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Letters & Editorials

The Worm and the Apple; Super Scoopers

August 15, 1989

A Welcome Step in the Park

Central Park last weekend was steamy and sticky - but not smelly, which
testifies to a small triumph for the quality of life. New York, the city
that dared to attack the problem of what dogs do, has now found an
effective way to deal with what's left behind by horses.

That's an accomplishment for which the city Parks Commissioner, Henry
Stern, and the carriage horse owners deserve apples of appreciation.
Until last month the 68 carriage horses that regularly travel through the
park, and other streets, did what they did where they did it - and quite
a lot of it, about 30 pounds worth each. That translates (30 pounds times
68 horses) to a ton of horse manure a day left on the street. At times,
successive hooves pounded it down into an almost continuous carpet from
59th to 72d Streets. On hot days especially, runners, bikers and
strollers had a hard time breathing.

Now, because of a new Parks Department regulation, the 68 carriages are
equipped with wood and canvas hampers rigged behind the horse to collect
droppings before they hit the street. A casual weekend survey of a dozen
carriages passing through the park showed 100 percent compliance.
It was not easy to achieve the regulations or the compliance. At first,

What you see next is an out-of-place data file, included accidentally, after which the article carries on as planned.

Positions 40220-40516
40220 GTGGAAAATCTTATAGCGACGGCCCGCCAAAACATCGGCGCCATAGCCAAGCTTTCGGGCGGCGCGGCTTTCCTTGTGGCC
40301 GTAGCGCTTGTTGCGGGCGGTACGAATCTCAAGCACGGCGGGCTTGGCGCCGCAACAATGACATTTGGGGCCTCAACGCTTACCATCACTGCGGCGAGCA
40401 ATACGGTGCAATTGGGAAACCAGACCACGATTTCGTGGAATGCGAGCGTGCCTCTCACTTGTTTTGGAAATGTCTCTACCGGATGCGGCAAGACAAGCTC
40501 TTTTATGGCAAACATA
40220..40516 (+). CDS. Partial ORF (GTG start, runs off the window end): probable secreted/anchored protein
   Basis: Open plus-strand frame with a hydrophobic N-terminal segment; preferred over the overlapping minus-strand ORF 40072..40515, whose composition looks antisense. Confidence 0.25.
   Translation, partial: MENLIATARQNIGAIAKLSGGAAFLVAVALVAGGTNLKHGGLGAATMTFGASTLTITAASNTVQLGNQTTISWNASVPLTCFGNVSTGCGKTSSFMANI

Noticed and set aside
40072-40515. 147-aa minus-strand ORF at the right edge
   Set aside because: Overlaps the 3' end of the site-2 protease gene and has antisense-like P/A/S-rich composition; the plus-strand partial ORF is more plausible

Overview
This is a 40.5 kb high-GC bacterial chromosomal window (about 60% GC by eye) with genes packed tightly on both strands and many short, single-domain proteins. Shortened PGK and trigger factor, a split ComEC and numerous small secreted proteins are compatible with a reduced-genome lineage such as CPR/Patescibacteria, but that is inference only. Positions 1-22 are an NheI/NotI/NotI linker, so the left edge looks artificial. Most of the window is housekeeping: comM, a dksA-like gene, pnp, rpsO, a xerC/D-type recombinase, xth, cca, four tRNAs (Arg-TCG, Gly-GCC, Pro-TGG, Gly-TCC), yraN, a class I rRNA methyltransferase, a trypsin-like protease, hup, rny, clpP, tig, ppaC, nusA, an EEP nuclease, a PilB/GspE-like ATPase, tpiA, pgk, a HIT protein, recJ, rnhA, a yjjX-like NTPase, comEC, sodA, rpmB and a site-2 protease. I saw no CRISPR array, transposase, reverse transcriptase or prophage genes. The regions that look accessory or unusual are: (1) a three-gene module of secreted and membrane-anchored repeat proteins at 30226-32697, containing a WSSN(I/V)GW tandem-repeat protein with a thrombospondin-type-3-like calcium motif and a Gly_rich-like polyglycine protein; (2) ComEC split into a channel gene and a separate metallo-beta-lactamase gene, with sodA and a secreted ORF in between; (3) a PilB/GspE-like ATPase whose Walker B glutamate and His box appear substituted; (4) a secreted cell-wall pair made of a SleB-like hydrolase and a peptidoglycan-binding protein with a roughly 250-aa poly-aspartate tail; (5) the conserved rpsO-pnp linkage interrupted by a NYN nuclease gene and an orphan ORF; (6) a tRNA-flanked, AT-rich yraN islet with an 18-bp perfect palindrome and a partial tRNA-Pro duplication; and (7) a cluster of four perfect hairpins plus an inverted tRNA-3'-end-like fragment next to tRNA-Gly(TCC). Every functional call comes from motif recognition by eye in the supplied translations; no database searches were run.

the idea of horse hampers was ridiculed (''Horse diapers! Just think how
big the safety pins must be!''). Then some carriage owners derided it as
an unimaginably trivial concern for a city bedeviled by homelessness and
crack. Then other owners protested that the hampers were cruel, chafing
the horses, and even unsafe (why, they could bang against and frighten a
horse going down hill).

None of the arguments held much water, not considering that a dozen other
cities have long used hampers successfully. Commissioner Stern persisted,
with proposed rules, hearings and final rules - and now the carriages are
in compliance.

There will still be horse manure in the park; hampers attached to
carriage rigging are not practical for riding horses or police horses.
But there won't be nearly as much. The hampers are emptied at the stable,
and the manure, instead of being left to collect on the shoes and tires
of passers-by, is hauled away. The happy result for residents and
tourists is a park that's considerably more pleasant and streets that are
a ton less mean.

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